Vince Cable has been flexing his muscles in the last few days, and in this afternoon’s major speech about industrial strategy, he set out the action to be taken to get UK growth on track.
However timing is of the essence for a man that still has big ambitions, especially as Tories Michael Fallon and Matthew Hancock have already been throwing their weight around, having been placed by the prime minister in BIS during the recent cabinet reshuffle.
Yet despite giving numerous interviews and with the BIS PR machine promoting the speech at full throttle, the latest plan will do more to massage Vince Cable’s damaged ego, and less for economic growth.
He has reiterated how there must be an end to government “laissez faire” industrial policies and that the government needed to intervene, provide a catalyst and support a more strategic partnership to deliver growth.
In his speech today at Imperial College London, the business secretary unveiled urgent action being taken and setting up a state- backed business bank that would increase lending and "shake up the market." Cable acknowledged how the latest SME Finance Monitor shows that in the last 12 months, 33% of businesses who applied for a loan were rejected.
Also, earlier today in an interview with Today the veteran Lib Dem pointed to the “gazelles” in the business sector: or the “rapid growth success stories”, in urgent need of “patient 20 year capital”.
However, a lot more persuading has to be done. Cable’s announcement of a business bank was met by some scepticism in the UK business community. John Cridland, the director general of CBI and spokesman for the Business Community in the media, told the BBC that he “would like to see the back office get together and handle loans,” yet was not convinced that he wanted to see a government bank.
But at the same time, it is also true that Cridland welcomed the overall vision in targeting sectors for growth, saying that this was the next critical stage. He added how, “growth through sectors backed with skills, science and innovation, is why our trade figures are better.” This is backed by the latest Office for National Statistics figures showing that Britain’s trade deficit narrowed – with the overall gap between imports and exports narrowing to £1.5bn in July, down from the previous £4.3bn. Even so, this good news is far from concrete growth figures that the UK needs.
None of this can paper over the fact that Cable’s grand launch coincided on the same day as a Public Accounts Committee report, in which senior MPs lambasted the Regional Growth Fund, set up about two years ago. The PAC criticised the failure of RGF in supporting enough front-line projects, particularly given the importance of this scheme in stimulating growth and providing a trickle-down effect. Only 2,442 new jobs had been delivered in projects with final offers of funding in place.That is against a target of 36,800. The Labour chair of the select committee, Margaret Hodge said:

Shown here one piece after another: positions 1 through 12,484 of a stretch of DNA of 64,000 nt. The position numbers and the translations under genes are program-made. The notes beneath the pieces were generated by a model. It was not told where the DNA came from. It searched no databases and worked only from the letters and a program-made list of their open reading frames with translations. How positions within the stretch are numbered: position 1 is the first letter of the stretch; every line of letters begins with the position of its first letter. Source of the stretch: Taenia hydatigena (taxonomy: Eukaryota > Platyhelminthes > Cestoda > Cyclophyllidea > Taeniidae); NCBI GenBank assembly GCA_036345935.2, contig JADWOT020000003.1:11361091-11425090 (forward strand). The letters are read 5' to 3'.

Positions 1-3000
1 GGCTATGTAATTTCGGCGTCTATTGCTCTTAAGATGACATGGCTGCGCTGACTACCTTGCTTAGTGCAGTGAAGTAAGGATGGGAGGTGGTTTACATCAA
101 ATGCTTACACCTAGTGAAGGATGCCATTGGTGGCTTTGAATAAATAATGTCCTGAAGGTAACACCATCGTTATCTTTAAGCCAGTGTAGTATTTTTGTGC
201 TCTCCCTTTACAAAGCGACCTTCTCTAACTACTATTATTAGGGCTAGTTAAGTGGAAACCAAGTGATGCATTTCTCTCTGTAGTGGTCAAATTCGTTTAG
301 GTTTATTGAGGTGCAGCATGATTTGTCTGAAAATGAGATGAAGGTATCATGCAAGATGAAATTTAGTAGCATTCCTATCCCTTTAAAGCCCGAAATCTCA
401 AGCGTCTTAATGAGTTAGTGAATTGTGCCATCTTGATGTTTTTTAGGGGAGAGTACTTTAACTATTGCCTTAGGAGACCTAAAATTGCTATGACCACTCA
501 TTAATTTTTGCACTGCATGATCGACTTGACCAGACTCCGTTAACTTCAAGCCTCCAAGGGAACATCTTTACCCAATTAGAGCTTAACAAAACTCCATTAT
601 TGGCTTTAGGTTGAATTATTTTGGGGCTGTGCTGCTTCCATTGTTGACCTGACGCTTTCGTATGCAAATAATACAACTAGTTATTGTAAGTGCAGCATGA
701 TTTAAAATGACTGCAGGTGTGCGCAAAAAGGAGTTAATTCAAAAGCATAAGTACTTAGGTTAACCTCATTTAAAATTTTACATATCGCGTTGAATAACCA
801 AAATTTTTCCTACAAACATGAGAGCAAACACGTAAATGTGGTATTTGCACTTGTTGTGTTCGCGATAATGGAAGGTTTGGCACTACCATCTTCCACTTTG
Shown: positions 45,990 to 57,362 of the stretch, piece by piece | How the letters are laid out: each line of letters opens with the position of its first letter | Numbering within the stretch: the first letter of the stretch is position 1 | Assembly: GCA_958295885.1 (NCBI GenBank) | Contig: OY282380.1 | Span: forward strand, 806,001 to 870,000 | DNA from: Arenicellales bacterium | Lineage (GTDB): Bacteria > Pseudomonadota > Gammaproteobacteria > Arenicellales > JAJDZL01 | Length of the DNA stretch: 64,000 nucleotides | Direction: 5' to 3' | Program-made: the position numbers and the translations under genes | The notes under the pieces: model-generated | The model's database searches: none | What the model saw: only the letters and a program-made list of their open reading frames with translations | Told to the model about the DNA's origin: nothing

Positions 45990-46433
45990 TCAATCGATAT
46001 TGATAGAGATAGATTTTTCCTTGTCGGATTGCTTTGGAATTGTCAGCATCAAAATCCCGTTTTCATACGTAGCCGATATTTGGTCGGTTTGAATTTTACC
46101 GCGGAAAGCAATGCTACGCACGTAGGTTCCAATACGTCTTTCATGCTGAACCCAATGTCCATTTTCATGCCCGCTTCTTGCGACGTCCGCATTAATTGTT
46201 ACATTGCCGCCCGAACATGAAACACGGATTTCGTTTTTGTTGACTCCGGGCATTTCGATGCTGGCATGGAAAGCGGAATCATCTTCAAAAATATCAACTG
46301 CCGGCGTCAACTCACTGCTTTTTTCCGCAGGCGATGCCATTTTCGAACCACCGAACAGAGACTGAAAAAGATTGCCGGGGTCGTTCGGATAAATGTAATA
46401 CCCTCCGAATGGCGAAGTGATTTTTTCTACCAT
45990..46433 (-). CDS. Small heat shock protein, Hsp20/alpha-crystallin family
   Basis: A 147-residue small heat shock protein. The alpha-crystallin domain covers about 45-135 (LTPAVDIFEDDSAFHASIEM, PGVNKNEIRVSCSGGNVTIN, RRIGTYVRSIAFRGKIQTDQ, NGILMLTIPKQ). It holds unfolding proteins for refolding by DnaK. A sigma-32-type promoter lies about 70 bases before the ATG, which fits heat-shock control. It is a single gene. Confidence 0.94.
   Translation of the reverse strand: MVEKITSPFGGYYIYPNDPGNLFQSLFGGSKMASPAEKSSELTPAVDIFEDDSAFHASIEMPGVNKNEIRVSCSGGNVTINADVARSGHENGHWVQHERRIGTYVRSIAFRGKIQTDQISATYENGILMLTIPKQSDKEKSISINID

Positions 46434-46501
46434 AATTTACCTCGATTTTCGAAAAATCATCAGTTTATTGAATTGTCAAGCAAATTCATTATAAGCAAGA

"Given the dire state of the economy, it is nothing short of scandalous that so few projects funded by the Regional Growth Fund have actually got off the ground. Some two years into the programme, of the £1.4 billion allocated only £60 million had reached front-line projects.
The rest of the £470 million spent so far had been parked in intermediary bodies, over which the departments have limited control. It is unclear what is being done to make sure that money is not wasted but spent on creating real jobs.”
In response to this, a Number 10 spokesman rebutted many of these claims, saying that this report was out of date and failed to provide a full picture, and that half of those are now been allocated the funding.
A lack of clarity like this shows a deficiency of consistency and undermines confidence, essential for growth. Although Cable has been adamant in the last few days to demonstrate his strength in his own department, whether it is wheeling out his ‘Uncle Vince’ image on the Marr show admitting that he does exchange messages with Labour leader Ed Miliband because this is “grown up politics,” or appearing comfortable to accommodate Tory firebrands in his department, another new scheme will do nothing for growth when the evidence is clearly not stacking up.